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On calendars, synchronization and collaborative work in academia: Aligning Priorities and Availabilities across multiple people

There’s been a lot of discussion on Twitter over the past few days now from academics and tech people about calendars, synchronization and collaborative work, and I really don’t have the time to read them all but I wante to put in my two cents, so here it goes. In a previous life (I started working at a VERY young age and we won’t discuss child labor issues on here), I managed both my parents’ offices (they were lawyers). I wanted to gain administrative and management experience, in case, you know, I needed to find work to feed myself.

What I learned from managing my parents’ offices was that EVERYONE believes their issues are OF THE HIGHEST PRIORITY. So, I had to manage my parents’ schedule (which also had, you know, the personal life component) in a way that they had protected time for doing The Actual Work.

Monthly calendar

Negotiating calendars (specifically, appointments) is about negotiating PRIORITIES and AVAILABILITIES across multiple people. The problem is not whether or not you do “time-blocking” (blocking off time to ensure that you get work done). It’s that priorities shift even within the same day/hour.

Monthly calendar revisionAn example: this week, Mexico City has had several earthquakes. People evacuate, aided by a seismic alarm. During the period within which people evacuate their buildings and have to wait until they see if things are ok, their priority is knowing if their loved ones are safe.

Priorities shift, all the time, and that’s not unique to academia. They shift in our personal lives, etc. This summer I spent THREE MONTHS sick with COVID, COVID sequelae and pneumonia. Was my work or academia itself a priority? NOT AT ALL. My priority was to get healthy again. Yes, I have time blocked for my writing (see photo). And most of the time, I DO use it for research (reading, writing, thinking, reflecting). But sometimes I have to re-prioritize this time because I have more urgent things to finish.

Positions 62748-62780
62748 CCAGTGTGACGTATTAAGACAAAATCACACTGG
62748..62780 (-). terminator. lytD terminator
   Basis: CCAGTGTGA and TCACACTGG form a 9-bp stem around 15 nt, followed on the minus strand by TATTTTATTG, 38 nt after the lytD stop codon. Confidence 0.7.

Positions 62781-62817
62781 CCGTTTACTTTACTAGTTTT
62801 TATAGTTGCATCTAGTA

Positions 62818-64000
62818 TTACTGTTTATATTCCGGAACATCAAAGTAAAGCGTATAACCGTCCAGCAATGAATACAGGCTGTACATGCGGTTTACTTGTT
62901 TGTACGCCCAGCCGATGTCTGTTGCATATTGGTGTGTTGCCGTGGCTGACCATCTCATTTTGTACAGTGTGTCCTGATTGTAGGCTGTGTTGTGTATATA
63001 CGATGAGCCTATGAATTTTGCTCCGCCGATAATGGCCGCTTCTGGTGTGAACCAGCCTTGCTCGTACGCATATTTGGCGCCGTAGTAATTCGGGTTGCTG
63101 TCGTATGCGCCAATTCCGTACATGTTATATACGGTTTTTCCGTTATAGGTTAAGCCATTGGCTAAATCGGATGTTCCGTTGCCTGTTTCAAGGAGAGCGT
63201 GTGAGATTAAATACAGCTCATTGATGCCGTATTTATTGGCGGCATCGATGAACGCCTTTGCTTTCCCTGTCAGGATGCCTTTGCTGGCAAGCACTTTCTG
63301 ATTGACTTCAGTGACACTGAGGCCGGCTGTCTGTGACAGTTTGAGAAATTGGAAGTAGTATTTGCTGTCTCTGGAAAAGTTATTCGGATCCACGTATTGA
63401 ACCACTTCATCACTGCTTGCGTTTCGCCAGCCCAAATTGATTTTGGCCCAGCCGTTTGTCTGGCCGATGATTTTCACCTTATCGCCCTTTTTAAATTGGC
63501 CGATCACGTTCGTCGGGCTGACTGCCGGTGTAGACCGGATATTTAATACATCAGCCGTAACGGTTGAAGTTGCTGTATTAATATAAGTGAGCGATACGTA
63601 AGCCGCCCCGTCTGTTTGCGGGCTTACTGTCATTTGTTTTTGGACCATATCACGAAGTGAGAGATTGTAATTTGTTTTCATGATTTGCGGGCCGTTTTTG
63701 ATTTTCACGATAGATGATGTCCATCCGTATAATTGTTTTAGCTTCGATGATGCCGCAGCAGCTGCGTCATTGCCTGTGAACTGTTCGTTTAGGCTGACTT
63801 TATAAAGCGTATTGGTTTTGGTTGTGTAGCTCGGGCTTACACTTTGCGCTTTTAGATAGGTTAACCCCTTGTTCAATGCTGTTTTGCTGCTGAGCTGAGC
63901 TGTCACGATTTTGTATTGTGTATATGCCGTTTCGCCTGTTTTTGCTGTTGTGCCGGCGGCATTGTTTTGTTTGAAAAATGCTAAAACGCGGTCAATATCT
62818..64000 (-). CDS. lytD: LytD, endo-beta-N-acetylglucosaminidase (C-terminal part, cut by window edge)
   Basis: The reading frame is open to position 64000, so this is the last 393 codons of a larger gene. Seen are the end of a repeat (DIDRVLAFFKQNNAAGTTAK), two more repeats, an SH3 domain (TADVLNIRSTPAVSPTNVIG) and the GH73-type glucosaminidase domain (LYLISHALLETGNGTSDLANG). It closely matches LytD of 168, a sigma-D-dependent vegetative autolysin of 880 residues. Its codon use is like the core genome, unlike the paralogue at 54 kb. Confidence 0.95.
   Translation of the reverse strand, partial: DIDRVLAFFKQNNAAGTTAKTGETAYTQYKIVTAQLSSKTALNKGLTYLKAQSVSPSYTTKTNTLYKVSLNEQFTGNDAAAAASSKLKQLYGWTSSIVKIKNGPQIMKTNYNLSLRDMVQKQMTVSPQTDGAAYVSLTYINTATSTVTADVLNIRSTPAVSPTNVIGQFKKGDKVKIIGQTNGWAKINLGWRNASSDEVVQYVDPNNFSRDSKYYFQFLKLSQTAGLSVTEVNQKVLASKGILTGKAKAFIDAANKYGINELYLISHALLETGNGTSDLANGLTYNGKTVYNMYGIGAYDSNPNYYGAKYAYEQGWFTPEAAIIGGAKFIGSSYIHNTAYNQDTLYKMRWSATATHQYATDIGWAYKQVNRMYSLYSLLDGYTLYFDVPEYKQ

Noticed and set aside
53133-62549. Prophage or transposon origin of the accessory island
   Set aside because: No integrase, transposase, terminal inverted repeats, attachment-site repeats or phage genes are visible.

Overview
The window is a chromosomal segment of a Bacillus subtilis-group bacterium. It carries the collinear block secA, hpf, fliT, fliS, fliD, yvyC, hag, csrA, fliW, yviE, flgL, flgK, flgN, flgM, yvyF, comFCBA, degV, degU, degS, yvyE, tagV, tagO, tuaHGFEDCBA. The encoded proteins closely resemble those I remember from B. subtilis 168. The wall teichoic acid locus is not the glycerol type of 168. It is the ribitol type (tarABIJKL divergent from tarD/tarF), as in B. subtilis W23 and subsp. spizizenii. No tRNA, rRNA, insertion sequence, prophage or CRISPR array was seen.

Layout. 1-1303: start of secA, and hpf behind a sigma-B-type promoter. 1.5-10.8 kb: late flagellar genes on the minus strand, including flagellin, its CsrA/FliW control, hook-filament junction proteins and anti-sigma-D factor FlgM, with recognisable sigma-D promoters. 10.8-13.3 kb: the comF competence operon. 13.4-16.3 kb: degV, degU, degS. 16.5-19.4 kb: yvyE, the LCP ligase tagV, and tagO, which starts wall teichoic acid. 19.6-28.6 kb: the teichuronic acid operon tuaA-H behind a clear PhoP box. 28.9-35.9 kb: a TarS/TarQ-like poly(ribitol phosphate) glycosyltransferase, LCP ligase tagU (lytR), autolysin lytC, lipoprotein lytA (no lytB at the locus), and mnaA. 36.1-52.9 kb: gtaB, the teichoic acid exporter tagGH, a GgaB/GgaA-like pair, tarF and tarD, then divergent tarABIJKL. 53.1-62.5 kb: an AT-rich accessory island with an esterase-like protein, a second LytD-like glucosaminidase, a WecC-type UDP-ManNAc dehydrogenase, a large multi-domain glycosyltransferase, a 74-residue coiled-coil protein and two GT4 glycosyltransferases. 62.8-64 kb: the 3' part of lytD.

Priorities are not monolithic.

Calendar with written time blocks

What *I* have found most useful whenever I have to negotiate meetings (and this does NOT mean in any way, shape or form that you must follow my strategy) is to socialize what my priorities are.

This quarter, my priorities are:
1) preparing well and teaching my two courses.
2) finishing outstanding writing commitments I have (including the very few peer reviews I accepted)
3) maintain my health

Everything else needs to be negotiated and renegotiated all the time. But I verbalize and share my priorities and my availabilities, ALL THE TIME.

For this to work, everyone needs to socialize their priorities and availabilities. A few friends of mine LOVE meetings in the morning. The morning is my best time for thinking and writing. But I compromise: if there is no other time for a meeting, I’ll move my writing elsewhere. I have several students about to finish their theses and defend them. Their degree completion becomes a higher-rank priority for me, so I make myself available at times that I probably would prefer to be writing, because they NEED to graduate, so again, I compromise. What I find important and useful and productive is that at all points, everyone involved in compromising and readjusting Priorities and Availabilities feels that the process is fair.

If I’m the only one compromising, I feel taken advantage of.

Calendar synchronization is a coordination problem, and this is precisely my area of scholarly specialization (coordination, collaboration and cooperation). What I find useful in achieving optimal results in coordination problems is clear communication and well-established rules.

Bottom line: how you negotiate your calendar is for you to decide, but it’s probably good to remember that Priorities and Availabilities are hard to align, and that if you want to make sure they do, you’ll need clear communication and well-established negotiation rules.

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